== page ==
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Who are Finland's top earners?

On Monday, the Finnish Tax Administration released data about how much taxpayers earned in 2014. LED light developers and game designers are at the top of the list, along with corporate CEOs.

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Of top earners, 15 percent were women and 85 percent were men. Image: Yle

Finnish people are known for their respect for privacy in almost all matters. But one day a year Finns indulge themselves by peeking at how much neighbours, friends, celebrities and public figures earn. That day was Monday, and the discussion about what the figures revealed is the talk of the town for much of the following week.

In the top spot, lead game designer Lasse Louhento from the wildly successful computer game company Supercell – maker of the hit game Clash of Clans – was Finland’s top income earner at 6.1 million euros – of which he paid 52 percent tax.

Two LED lighting developers, Hannu Hukkanen and Tomi Kuntze are the country's number one capital money-men with each man earning more than 26 million euros. Their company Ledil, founded in 2002, is Finland's most successful manufacturer and designer of LED lights.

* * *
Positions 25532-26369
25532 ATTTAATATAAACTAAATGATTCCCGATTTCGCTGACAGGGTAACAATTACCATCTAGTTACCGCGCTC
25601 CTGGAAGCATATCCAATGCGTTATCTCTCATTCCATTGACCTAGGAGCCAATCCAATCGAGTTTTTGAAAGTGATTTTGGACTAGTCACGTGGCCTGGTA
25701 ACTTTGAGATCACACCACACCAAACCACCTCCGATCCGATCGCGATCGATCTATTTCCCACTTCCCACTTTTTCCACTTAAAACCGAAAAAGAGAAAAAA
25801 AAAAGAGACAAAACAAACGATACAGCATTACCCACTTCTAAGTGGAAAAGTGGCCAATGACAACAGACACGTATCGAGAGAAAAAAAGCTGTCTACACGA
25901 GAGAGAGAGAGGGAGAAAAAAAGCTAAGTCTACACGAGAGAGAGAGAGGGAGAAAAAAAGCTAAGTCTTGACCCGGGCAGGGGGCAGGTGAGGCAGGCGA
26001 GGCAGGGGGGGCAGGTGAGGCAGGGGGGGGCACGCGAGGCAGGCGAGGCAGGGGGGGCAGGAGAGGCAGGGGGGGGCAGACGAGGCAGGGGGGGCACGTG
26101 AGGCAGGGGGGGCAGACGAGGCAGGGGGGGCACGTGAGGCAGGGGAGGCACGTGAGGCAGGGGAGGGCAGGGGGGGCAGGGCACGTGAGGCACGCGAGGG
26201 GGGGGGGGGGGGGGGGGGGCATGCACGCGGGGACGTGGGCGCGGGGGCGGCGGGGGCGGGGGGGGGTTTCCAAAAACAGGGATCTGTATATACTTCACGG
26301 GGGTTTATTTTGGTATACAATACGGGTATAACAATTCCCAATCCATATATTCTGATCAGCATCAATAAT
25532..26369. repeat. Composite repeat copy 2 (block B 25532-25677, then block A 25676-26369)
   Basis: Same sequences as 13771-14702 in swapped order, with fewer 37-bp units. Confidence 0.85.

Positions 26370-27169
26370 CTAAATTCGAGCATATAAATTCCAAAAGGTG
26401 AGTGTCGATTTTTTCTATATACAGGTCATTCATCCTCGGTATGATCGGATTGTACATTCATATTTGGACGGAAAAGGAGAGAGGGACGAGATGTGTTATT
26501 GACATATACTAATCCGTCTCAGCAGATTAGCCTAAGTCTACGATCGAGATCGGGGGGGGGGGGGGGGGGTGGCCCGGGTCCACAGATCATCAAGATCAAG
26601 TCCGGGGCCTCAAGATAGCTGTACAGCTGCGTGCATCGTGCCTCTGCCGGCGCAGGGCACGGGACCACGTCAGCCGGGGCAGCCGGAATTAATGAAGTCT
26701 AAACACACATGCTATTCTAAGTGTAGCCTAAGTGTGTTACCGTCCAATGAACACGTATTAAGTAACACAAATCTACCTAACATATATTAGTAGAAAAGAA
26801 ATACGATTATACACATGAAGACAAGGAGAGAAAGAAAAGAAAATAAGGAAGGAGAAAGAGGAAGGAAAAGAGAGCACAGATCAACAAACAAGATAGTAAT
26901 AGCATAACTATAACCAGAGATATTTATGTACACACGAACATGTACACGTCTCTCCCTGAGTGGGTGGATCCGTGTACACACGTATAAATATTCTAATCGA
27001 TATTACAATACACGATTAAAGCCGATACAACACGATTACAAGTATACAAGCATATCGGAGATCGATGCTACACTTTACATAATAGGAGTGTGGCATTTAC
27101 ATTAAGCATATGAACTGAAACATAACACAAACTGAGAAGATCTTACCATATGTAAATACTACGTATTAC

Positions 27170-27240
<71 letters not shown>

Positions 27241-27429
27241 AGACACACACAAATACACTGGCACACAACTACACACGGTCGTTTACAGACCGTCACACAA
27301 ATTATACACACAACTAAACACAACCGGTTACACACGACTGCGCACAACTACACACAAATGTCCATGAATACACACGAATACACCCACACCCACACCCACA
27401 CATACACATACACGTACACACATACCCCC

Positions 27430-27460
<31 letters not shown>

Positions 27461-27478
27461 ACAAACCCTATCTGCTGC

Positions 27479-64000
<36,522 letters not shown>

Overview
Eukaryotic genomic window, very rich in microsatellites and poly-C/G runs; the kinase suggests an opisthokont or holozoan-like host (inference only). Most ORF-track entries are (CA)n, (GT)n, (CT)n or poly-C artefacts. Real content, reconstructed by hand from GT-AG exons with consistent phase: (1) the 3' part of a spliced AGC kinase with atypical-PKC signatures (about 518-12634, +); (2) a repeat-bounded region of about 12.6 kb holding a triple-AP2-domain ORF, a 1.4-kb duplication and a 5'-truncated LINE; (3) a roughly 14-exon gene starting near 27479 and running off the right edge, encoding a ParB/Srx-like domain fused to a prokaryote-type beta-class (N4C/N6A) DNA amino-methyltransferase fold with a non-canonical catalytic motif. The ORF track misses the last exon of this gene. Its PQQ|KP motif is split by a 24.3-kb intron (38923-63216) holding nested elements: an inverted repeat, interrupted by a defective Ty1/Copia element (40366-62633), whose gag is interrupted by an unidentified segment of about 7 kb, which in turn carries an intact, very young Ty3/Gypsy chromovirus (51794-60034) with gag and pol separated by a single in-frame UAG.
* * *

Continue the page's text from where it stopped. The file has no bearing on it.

In arts and entertainment, Finnish pop star Kaija Koo earned 270,000 euros last year, which was more than young popstar Cheek who performed two sold-out stadium gigs last year. Writers Leena Lehtolainen, Jari Tervo and Reijo Mäki were among the top grossing Finnish writers – each earned more than 200,000 euros in 2014.

The highest tax percentage paid on a salary was 60.1 per cent by Nokia CEO Rajeev Suri.

The largest corporate tax payer was the OP Group, which paid 330,000,000 euros while its CEO Kari Stadigh earned almost four miillion euros, putting him in the top three income earners for the year.

Growing divide

Those who did not earn anything in 2014 rose from 50,542 people in 2013 to 55, 942 people in 2014. That means more than 50,000 people had a taxable earned income and capital income of zero euros.

Of top earners, 15 percent were women and 85 percent were men.

But the days of looking in on the earnings of others may be numbered, as the European Union is drafting a directive that would limit this sort of tax data publication.

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